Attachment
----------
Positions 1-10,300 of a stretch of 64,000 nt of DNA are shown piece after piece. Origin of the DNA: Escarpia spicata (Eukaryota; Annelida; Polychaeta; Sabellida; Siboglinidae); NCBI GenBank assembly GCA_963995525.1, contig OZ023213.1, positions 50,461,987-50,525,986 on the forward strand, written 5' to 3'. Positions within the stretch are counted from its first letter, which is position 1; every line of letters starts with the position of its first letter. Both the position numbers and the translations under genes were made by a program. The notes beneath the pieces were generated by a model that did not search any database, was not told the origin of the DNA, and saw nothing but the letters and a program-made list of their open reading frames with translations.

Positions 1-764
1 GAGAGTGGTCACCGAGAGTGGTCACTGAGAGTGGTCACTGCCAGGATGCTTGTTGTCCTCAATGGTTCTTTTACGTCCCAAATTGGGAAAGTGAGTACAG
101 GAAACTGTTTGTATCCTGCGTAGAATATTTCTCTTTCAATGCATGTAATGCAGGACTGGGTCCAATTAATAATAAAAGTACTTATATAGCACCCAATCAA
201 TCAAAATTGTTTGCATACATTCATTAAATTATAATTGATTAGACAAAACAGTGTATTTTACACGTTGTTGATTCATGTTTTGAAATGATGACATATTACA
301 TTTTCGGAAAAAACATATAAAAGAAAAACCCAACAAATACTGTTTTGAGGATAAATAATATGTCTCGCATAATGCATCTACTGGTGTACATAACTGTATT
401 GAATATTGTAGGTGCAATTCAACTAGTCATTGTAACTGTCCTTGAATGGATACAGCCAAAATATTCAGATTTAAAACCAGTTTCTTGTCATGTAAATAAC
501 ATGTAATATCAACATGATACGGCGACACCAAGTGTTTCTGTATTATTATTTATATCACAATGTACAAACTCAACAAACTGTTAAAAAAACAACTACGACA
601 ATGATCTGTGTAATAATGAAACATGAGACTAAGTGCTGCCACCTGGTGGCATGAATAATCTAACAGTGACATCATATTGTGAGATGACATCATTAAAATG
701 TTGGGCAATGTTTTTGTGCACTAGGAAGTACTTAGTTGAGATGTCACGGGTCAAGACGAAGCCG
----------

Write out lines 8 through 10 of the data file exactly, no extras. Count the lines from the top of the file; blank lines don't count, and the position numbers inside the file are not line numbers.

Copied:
501 ATGTAATATCAACATGATACGGCGACACCAAGTGTTTCTGTATTATTATTTATATCACAATGTACAAACTCAACAAACTGTTAAAAAAACAACTACGACA
601 ATGATCTGTGTAATAATGAAACATGAGACTAAGTGCTGCCACCTGGTGGCATGAATAATCTAACAGTGACATCATATTGTGAGATGACATCATTAAAATG
701 TTGGGCAATGTTTTTGTGCACTAGGAAGTACTTAGTTGAGATGTCACGGGTCAAGACGAAGCCG